Kelp the key to China

Sea­weed fer­tiliser cracks open Chi­nese mar­kets

Sunshine Coast Daily - - NEWS - SCOTT SAWYER [email protected]­news.com.au

A COAST kelp com­pany is on the cusp of crack­ing the riches of the Chi­nese mar­ket.

Doug and Kaye McGaughey’s Kunda Park-based Na­trakelp com­pany wel­comed a del­e­ga­tion from China’s Zhe­jiang New Vi­sion on Fri­day.

Two years ago the fam­ily in­tro­duced their prod­uct to Zhe­jiang AMP In­ter­na­tional, which is a sub­sidiary of a US $6 bil­lion trad­ing com­pany which dis­trib­utes agri­cul­tural prod­ucts through China.

Af­ter be­ing tri­alled against three other liq­uid sea­weed fer­tilis­ers in­clud­ing lo­cal and in­ter­na­tional prod­ucts, Na­trakelp was se­lected as the prod­uct to be dis­trib­uted.

Doug and Kaye’s son, Tim, man­ager of the Kunda Park busi­ness, said the num­bers be­ing talked about for ex­port were ex­cit­ing.

“If they go full-on they’re talk­ing about a con­tainer a week,” he said.

Each batch of the 95 per cent or­ganic fer­tiliser takes three weeks to pro­duce us­ing a cold bac­te­rial fer­men­ta­tion process.

Tim said his par­ents started up at Kunda Park in 1987 as a chem­i­cal fer­tiliser com­pany us­ing just five per cent sea­weed, but had grad­u­ally shifted to 95 per cent.

He said they sold di­rectly to grow­ers and these days boasted some huge com­mer­cial clients in­clud­ing Aus­tralia’s largest car­rot grow­ers and Pen­folds wines.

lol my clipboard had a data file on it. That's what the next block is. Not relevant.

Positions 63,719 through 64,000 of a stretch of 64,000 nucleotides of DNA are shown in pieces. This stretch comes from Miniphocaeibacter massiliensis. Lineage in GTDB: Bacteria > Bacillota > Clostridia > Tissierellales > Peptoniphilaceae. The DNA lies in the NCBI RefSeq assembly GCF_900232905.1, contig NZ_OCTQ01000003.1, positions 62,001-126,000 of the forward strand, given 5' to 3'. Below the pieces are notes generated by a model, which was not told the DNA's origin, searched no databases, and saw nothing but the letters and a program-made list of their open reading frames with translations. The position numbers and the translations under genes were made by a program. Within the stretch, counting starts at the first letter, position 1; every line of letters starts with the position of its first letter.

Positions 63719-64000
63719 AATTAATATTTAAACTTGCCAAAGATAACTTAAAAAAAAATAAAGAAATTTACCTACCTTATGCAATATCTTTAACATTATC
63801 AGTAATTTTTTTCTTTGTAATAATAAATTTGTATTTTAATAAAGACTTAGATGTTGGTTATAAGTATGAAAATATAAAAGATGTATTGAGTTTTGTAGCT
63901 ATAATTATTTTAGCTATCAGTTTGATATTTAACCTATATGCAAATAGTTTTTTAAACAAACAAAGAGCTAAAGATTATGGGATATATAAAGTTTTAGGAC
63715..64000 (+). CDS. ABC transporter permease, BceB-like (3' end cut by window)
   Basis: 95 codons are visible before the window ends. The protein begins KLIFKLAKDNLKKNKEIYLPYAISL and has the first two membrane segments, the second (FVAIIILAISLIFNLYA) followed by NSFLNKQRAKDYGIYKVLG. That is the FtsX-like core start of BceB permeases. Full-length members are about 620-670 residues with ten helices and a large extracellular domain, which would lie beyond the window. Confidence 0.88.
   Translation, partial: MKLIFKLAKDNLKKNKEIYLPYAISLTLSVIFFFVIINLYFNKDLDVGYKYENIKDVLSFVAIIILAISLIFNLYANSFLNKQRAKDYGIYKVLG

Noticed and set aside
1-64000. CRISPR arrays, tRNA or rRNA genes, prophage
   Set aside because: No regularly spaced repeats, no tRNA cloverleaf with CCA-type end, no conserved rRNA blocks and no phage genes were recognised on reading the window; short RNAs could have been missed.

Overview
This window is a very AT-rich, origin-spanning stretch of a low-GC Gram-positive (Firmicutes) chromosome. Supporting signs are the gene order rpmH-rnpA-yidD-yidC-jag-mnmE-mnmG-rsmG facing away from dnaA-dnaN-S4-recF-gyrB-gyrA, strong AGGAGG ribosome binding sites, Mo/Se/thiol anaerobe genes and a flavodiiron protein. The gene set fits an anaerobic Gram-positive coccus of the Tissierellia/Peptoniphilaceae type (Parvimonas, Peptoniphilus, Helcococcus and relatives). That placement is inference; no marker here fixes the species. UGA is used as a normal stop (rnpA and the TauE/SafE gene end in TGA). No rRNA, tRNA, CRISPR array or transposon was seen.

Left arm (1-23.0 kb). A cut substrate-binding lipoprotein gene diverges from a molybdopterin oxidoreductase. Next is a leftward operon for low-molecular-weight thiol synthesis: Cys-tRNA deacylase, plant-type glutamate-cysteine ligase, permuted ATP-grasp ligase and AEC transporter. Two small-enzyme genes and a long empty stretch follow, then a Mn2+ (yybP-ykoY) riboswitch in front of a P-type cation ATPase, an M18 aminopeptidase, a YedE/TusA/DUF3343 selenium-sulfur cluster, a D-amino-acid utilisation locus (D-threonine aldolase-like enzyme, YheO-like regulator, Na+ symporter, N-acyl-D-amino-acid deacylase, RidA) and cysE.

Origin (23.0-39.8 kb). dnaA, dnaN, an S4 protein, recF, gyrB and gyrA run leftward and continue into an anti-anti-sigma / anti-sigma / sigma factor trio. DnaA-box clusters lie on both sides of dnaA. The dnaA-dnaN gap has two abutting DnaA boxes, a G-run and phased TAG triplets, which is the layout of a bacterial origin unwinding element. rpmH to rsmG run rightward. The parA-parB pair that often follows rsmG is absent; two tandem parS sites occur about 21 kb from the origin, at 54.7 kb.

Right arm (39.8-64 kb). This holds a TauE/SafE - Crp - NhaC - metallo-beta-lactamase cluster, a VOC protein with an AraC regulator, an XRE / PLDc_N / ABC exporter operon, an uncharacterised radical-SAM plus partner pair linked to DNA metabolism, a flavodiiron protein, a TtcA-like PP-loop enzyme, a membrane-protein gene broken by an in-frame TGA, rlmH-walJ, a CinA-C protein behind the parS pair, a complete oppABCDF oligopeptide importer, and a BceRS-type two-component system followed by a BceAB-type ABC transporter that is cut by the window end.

“It’s a plant stim­u­lant,” Tim said.

He es­ti­mated on an av­er­age year they pro­duced be­tween 300,000-500,000 litres of fer­tiliser, but that could dou­ble if their Chi­nese ex­ports took off.

The busi­ness is run by Doug and Kaye, Tim, his brother Matthew and sis­ter Cather­ine Stib­bard.

They em­ploy about 10 peo­ple and have sales­peo­ple around the coun­try.

At present Na­trakelp ex­ports to China, Malaysia, Sin­ga­pore, Ecuador, New Zealand, South Korea and Taiwan.

Tim said they were “con­stantly” get­ting in­quiries from dif­fer­ent coun­tries.

Bank­ing rep­re­sen­ta­tives at Fri­day’s wel­come cer­e­mony said at present Na­trakelp was only ac­tive in about 10 per cent of the Chi­nese mar­ket and there was mas­sive room for ex­pan­sion.

Rep­re­sen­ta­tives from the coun­cil, De­part­ment of Agri­cul­ture and Fish­eries and Queens­land Ex­ports were at Fri­day’s cer­e­mony.

Tim said they planned to take the del­e­ga­tion to Syd­ney for some sight­see­ing, be­fore head­ing down to South Aus­tralia, to show them a 1000-acre farm which he ex­pected would sur­prise them, as they were used to small farms in China.

Nin­derry MP Dan Pur­die said their suc­cess story was one to be cel­e­brated.

“This is a won­der­ful ac­knowl­edge­ment of what can be achieved through years of hard work, in­no­va­tion and com­mit­ment,” Mr Pur­die said.

Kaye said the del­e­ga­tion’s ar­rival had been a proud mo­ment for their busi­ness as they were able to high­light their ca­pac­ity to ef­fec­tively dou­ble ca­pac­ity overnight.

Photo: John McCutcheon

GROW­ING: Matthew and Doug McGaughey, Cather­ine Stib­bard and Kaye and Tim McGaughey of Na­trakelp in Kunda Park.

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